Hit Me with Your Best Shot returns from hiatus with one of the best and hardest assignments Nathaniel has ever given us: 1990’s Dick Tracy, directed by Warren Beatty and shot by Vittorio Storaro, with costumes by Milena Canonero and production design by Richard Sylbert. And I name all four of those people because they are, between them, the heart and soul of what makes this film all that it is, namely the most comic-ey of all movies yet made. In its colors, its lines, and its compositions, (and in its performances and writing, for that matter), the animating principal behind the movie was to make something that looked as much like a comic strip as it possibly could.
When a film’s visual style is so unmistakable, it’s easy to know what approach to take to picking a best shot: what image most successfully evokes Chester Gould’s Depression-era action comic? And then, it becomes stupefyingly hard to actually find that one single shot, because Dick Tracy is pretty close to entirely perfect. There are only images that look like they were ripped directly from the garish four-color Sunday funnies. It’s nice that there’s no such thing as a wrong choice, but it makes it damn hard to come up with the right choice.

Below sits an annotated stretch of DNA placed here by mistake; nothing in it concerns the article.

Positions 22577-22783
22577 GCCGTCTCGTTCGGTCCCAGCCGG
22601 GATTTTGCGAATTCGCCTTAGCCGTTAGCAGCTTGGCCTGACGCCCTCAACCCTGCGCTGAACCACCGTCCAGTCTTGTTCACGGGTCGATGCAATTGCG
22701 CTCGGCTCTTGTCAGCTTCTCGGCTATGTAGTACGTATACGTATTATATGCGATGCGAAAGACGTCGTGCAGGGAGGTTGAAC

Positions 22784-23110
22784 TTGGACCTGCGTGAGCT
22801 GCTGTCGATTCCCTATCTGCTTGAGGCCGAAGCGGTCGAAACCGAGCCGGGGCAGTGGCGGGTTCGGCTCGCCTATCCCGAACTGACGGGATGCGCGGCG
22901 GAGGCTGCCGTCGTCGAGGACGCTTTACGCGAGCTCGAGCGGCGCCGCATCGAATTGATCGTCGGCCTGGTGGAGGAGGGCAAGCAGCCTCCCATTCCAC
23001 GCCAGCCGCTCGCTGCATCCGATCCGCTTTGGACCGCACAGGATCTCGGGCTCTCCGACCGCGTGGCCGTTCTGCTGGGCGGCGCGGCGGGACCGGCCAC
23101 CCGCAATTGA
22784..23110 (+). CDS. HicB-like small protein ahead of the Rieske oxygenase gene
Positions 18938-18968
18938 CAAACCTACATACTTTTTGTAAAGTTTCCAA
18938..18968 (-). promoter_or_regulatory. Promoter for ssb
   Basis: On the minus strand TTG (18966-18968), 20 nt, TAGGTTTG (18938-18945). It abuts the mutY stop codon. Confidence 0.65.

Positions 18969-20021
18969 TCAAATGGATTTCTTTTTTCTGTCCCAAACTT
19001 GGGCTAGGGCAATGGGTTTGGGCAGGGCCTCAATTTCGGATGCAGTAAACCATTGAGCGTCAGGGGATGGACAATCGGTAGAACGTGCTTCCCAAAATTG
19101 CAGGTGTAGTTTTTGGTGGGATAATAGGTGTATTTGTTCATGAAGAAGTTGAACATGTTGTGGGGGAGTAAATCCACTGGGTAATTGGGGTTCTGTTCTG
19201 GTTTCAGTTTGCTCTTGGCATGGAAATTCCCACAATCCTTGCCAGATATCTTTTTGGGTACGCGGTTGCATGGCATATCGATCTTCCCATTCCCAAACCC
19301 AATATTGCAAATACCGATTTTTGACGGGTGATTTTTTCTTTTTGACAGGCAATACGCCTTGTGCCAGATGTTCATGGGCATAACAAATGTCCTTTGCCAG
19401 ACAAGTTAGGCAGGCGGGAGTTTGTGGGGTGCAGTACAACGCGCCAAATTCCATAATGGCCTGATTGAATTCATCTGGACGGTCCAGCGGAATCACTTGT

After a hell of a lot of thinking, anyway, I ended up with this one:
There’s a hint of perversity in selecting a shot from a movie with such distinctive and luscious costumes that doesn’t show off those costumes even slightly. But it has everything else I wanted. The bright cherry red bricks shading into black is a perfect example of getting everything from just one color and smart lighting, capturing the careful shading of a top-notch comic artist with a level of texture and boldness of saturation that would defeat newspaper printing. The silhouettes and the half-seen violence are a nod to German Expressionism, the style that directly influenced Gould’s carnival of grotesque human forms, and to Expressionism’s American kid, film noir, the style to which so many urban-set crime pictures have owed their everything, with Dick Tracy in particular borrowing extensively from the vocabulary of thick shadows and damp corrosion that make up noir.
But what really appeals to me about this image is none of that, not even the minute echo of red in the hat of the gangster about to be pushed through the window. It’s the cracked glass. There’s something that feels so perfectly, iconically comic-strip about that cracked glass – it’s exactly the kind of small detail that makes great graphic storytelling, suggesting violence, momentum, tensed-up energy. And of course, seconds after this still, that gangster comes plowing through the glass, so that violence and tension are hardly accidental. But let’s not skip ahead – in this one moment, the shape of the bodies and the lines in the glass provide all the illusion of force and movement that we need. I can’t with a straight face call it “the best” evocation of comic art in the movie. But it’s one that gives me a hell of a lot of pleasure.